Re: Getting Serious About the War on Spam

Robert Bonomi wrote:

Nope. it's because it is, quite simply, *NOT* ICANN's job to do so. > Of the various organizations (ICANN, IAB, IETF, etc.) that are the > 'authority' for specific functionalities of the greater Internet, > _none_ of them have any authority with regard to the 'content' of > packets.

Well then, who IS responsible to do the job? If no such job exists, why isn't one created?

And *nobody* on the 'net wants it any other way. (Well, except for > folks like the government of mainland China, that is.)

I don't know about that.

I see the net as a great POTENTIAL tool, but one that is fraught with risk and problems. Even supposedly "reputable" outfits flood your email with spam and won't stop. (The people who run whatever they call PC-Expo as an example).

Between hackers, spammers, perverts, and thieves, I are extremely hesitant to do much of anything on the Internet. The newspapers have articles constantly about how people have been fleeced from Internet troubles -- either stolen identity, "phishing sites", or fraudulent sites. Don't count of the authorities to go after anyone unless it's a very major deal. (Let me know IF any of the principals in the Norvergence collapse are called to task -- under oath -- to account in detail for that. I am not holding my breath.) At present, there is no deterrent.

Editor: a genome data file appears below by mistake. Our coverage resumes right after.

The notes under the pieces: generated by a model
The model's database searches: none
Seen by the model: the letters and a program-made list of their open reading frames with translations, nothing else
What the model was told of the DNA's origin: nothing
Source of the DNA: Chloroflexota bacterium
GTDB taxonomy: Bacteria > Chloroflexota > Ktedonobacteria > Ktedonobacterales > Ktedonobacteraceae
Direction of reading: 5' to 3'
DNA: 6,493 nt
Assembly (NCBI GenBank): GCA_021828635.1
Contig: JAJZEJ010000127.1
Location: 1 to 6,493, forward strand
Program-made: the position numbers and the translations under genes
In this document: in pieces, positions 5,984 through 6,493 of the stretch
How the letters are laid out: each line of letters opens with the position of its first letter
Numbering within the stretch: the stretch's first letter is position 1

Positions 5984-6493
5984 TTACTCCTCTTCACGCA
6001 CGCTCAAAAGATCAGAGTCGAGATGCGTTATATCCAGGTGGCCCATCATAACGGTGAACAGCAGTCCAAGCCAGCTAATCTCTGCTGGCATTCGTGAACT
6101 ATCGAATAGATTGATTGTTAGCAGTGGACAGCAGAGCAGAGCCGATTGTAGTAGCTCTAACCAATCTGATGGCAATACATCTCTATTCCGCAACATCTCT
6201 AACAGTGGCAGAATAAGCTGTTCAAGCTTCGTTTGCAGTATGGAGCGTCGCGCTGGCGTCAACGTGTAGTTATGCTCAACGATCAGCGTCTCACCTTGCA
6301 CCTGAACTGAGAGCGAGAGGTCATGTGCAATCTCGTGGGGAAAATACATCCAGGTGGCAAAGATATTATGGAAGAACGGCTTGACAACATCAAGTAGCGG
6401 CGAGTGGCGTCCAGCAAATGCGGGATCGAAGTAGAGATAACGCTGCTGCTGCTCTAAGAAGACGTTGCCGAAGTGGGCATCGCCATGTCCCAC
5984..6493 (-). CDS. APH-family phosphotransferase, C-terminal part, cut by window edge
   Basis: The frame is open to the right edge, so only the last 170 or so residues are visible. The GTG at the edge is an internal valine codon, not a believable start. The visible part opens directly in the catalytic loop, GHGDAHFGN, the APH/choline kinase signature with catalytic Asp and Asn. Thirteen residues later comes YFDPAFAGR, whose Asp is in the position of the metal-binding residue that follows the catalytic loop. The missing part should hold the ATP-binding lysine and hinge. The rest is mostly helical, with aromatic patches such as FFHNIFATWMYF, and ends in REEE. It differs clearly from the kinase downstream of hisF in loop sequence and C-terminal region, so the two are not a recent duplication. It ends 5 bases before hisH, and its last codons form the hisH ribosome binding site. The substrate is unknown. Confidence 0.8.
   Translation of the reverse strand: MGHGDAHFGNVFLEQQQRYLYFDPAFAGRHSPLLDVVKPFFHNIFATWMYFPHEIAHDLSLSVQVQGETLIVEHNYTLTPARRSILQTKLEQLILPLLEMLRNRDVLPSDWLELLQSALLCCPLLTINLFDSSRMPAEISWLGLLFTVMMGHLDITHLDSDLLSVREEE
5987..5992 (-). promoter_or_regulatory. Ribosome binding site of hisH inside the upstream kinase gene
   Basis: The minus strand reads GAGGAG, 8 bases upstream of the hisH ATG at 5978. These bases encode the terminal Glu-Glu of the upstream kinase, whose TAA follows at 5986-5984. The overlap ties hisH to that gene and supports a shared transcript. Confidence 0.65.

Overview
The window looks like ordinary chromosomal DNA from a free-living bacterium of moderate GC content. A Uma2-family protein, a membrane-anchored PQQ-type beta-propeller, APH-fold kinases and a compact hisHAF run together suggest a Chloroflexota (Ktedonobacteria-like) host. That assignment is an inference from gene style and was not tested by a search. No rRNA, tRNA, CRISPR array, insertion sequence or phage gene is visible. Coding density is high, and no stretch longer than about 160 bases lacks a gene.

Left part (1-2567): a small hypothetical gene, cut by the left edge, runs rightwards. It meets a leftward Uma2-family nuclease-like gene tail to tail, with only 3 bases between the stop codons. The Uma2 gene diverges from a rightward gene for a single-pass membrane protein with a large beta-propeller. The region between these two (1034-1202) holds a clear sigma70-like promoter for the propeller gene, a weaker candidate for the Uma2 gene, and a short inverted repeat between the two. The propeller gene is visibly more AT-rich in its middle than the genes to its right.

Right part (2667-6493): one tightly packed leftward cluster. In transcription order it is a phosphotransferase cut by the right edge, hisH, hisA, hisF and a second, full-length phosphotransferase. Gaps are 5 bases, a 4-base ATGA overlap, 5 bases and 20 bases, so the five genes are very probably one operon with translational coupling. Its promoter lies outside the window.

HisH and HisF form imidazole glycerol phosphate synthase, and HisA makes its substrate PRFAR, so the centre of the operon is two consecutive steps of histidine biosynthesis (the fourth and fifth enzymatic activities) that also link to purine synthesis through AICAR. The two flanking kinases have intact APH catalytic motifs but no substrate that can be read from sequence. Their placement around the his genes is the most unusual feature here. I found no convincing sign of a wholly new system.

I am savvy enough that I don't open email from any source I don't know, and I never click on attachments. That has protected me, but in doing so I have deleted many legitimate emails that I merely didn't recognize. Many other users have been badly burned -- whole companies shut down -- because of malicious sabotage sent through email.

Are you telling me this is a good system -- where people have to go sorts of trouble to protect themselves and delete legitimate items?

When Pat T. brought up these problems, I noticed that almost all responses were for things _Pat_ should do. In other words, he has to make considerable effort to protect himself from malicious efforts from others.